Should You Soak in Hot or Cold Water After a Marathon?

Woman relaxing in bathtub
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After a long run or marathon, runners will often do one of two things: take a nice, hot bath to unwind or take a nice, brisk shower to cool off. While both seem like respectable choices, one is far less therapeutic than you might imagine.

Benefits of Hot and Cold Hydrotherapy

Both hot and cold water therapies have their benefits, but they're actually quite specific. As forms of hydrotherapy, each have different aims and purposes:

  • Warm water (90o to 100o F)causes blood vessels to swell and increases circulation to muscles and joints. This form of therapy does wonders or people with joint stiffness, enhancing flexibility and easing the pain in as little as 10 minutes.
  • Cold water does just the opposite. It causes the constriction (narrowing) of blood vessels which not only reduces inflammation but relieves pain by numbing the affected muscles and tissues.

On the surface, it may seem that each offers the same benefits. But how they do so differ enormously, and, depending on when you use them, they can sometimes cause more harm than good.

Why Hot Water Doesn't Help

When it comes to running, the rule is simple: use hot water before a run and cold water after.

Why? After a long run, the impact and stress on the muscles and joints will invariably cause inflammation. Inflammation is simply the body's response to physical stress, whether it be caused by extreme activity, injury, or infection.

When inflammation occurs, it triggers an immune response which causes blood vessels to swell and tissues to become porous. This allows immune cells closer to the site of the stress. While the effect is meant to repair damaged cells, it can also lead to swelling, redness, and pain.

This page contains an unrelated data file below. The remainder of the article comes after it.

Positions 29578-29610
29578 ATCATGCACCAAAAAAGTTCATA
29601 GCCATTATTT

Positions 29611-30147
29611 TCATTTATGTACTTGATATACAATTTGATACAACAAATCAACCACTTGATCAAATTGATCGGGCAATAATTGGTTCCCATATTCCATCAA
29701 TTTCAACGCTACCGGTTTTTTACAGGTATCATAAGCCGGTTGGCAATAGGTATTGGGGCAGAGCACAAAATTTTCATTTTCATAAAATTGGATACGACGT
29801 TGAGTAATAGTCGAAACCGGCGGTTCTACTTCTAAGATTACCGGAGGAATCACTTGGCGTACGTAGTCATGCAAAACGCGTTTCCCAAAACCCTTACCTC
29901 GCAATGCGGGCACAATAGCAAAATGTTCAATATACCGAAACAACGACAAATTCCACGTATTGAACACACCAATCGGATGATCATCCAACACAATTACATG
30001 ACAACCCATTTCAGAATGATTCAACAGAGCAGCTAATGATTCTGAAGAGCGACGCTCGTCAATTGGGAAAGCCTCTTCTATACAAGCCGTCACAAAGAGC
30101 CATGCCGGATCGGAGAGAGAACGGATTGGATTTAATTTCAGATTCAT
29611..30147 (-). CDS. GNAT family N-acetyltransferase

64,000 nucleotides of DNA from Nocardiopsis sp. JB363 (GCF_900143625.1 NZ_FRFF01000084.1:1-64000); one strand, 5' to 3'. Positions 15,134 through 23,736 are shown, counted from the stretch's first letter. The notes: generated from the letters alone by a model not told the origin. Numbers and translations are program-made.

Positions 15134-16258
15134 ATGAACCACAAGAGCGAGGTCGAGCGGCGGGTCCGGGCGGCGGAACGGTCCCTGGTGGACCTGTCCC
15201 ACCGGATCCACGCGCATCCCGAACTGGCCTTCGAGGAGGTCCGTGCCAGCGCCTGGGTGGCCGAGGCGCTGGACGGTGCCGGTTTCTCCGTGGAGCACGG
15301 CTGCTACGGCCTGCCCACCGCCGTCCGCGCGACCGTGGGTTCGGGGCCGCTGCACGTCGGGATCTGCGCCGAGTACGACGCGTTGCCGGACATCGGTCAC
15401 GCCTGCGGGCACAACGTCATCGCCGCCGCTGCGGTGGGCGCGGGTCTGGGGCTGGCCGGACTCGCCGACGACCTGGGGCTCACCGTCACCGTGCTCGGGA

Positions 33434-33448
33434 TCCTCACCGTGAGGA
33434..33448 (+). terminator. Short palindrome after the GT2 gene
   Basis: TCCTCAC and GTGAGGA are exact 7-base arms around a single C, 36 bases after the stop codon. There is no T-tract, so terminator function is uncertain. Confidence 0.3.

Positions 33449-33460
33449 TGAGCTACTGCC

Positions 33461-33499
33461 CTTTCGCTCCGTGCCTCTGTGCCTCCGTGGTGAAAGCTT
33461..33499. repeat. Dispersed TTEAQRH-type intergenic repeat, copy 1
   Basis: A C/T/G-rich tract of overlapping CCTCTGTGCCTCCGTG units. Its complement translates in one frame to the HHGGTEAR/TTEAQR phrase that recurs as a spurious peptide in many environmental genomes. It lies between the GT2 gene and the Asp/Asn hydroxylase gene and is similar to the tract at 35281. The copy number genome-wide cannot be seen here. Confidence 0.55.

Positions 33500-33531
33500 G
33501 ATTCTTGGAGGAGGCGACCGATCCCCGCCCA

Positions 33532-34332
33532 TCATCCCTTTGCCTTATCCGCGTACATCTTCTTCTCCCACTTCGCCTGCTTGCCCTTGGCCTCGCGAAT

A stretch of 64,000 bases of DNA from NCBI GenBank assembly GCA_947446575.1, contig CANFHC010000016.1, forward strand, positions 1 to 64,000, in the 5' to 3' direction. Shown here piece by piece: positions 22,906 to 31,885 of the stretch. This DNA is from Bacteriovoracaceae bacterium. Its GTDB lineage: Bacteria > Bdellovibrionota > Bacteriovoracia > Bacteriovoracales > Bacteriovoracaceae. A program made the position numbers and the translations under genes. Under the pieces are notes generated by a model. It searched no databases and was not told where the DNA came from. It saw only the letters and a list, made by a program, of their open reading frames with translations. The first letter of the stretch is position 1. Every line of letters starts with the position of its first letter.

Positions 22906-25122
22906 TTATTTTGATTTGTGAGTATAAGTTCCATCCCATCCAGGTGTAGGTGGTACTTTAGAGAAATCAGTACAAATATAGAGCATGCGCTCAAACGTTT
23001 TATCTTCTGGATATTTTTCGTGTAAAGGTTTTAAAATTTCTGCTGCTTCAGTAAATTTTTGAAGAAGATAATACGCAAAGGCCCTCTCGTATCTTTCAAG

With regards to running, the last thing you would want to do is enhance this effect by soaking in warm water. Instead, you would want to cool the affected area so that the vessels are encouraged to constrict, thereby relieving swelling and pain.

A hot water bath is better suited for warming up stiff or painful muscles and joints. When combined with stretching, it can loosen stiff muscles, joints, and tendons and improve overall mobility. It is commonly used in people with fibromyalgia and can benefit runners-in-training who may have pre-run tightness or aches.

How to Take an Ice Bath

After a long run or marathon, an ice bath will be your best source of relief and the fastest road to recovery. To begin, you would need to fill a bathtub with cold water and get in, allowing your body to adjust to the temperature. After a minute or so, dump one or two five-pound bags of ice into the water and stay there 10 minutes, no longer.

If you can't bear the sensation of ice water on bare skin, you can wear running shorts and a sweatshirt in the bath. A cold shower is also an acceptable alternative.

If all fails, you can apply an ice pack or a bag of frozen vegetables on the affected areas. However, you should avoid icing an area for more than 20 minutes or risk a possible frostbite injury.

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Article Sources
  • Mooventhan, A. and Nivethitha, L. "Scientific Evidence-Based Effects of Hydrotherapy on Various Systems of the Body." N Am J Med Sci. 2014 May; 6(5):199-209. DOI: 10.4103/1947-2714.132935.